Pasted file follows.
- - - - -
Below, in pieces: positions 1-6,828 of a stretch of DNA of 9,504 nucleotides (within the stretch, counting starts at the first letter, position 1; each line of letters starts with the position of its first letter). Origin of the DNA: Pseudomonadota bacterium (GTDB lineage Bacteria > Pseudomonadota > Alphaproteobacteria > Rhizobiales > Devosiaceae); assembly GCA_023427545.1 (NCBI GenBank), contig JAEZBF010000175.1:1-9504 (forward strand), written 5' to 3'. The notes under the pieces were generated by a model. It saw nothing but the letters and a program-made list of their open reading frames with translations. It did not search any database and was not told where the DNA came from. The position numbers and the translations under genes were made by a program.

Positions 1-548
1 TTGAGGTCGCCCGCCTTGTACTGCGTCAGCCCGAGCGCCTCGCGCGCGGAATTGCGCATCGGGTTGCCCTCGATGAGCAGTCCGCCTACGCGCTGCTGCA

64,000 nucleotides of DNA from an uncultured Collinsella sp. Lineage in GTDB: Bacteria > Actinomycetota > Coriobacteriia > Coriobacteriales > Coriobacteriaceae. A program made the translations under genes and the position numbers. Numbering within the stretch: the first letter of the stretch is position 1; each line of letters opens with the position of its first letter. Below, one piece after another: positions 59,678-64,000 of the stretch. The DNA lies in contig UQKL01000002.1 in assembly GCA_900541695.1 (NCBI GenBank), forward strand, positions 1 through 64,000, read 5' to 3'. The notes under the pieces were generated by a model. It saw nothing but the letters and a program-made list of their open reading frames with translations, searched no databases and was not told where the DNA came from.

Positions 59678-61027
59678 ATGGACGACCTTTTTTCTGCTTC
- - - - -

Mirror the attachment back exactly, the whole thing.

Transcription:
Below, in pieces: positions 1-6,828 of a stretch of DNA of 9,504 nucleotides (within the stretch, counting starts at the first letter, position 1; each line of letters starts with the position of its first letter). Origin of the DNA: Pseudomonadota bacterium (GTDB lineage Bacteria > Pseudomonadota > Alphaproteobacteria > Rhizobiales > Devosiaceae); assembly GCA_023427545.1 (NCBI GenBank), contig JAEZBF010000175.1:1-9504 (forward strand), written 5' to 3'. The notes under the pieces were generated by a model. It saw nothing but the letters and a program-made list of their open reading frames with translations. It did not search any database and was not told where the DNA came from. The position numbers and the translations under genes were made by a program.

Positions 1-548
1 TTGAGGTCGCCCGCCTTGTACTGCGTCAGCCCGAGCGCCTCGCGCGCGGAATTGCGCATCGGGTTGCCCTCGATGAGCAGTCCGCCTACGCGCTGCTGCA

64,000 nucleotides of DNA from an uncultured Collinsella sp. Lineage in GTDB: Bacteria > Actinomycetota > Coriobacteriia > Coriobacteriales > Coriobacteriaceae. A program made the translations under genes and the position numbers. Numbering within the stretch: the first letter of the stretch is position 1; each line of letters opens with the position of its first letter. Below, one piece after another: positions 59,678-64,000 of the stretch. The DNA lies in contig UQKL01000002.1 in assembly GCA_900541695.1 (NCBI GenBank), forward strand, positions 1 through 64,000, read 5' to 3'. The notes under the pieces were generated by a model. It saw nothing but the letters and a program-made list of their open reading frames with translations, searched no databases and was not told where the DNA came from.

Positions 59678-61027
59678 ATGGACGACCTTTTTTCTGCTTC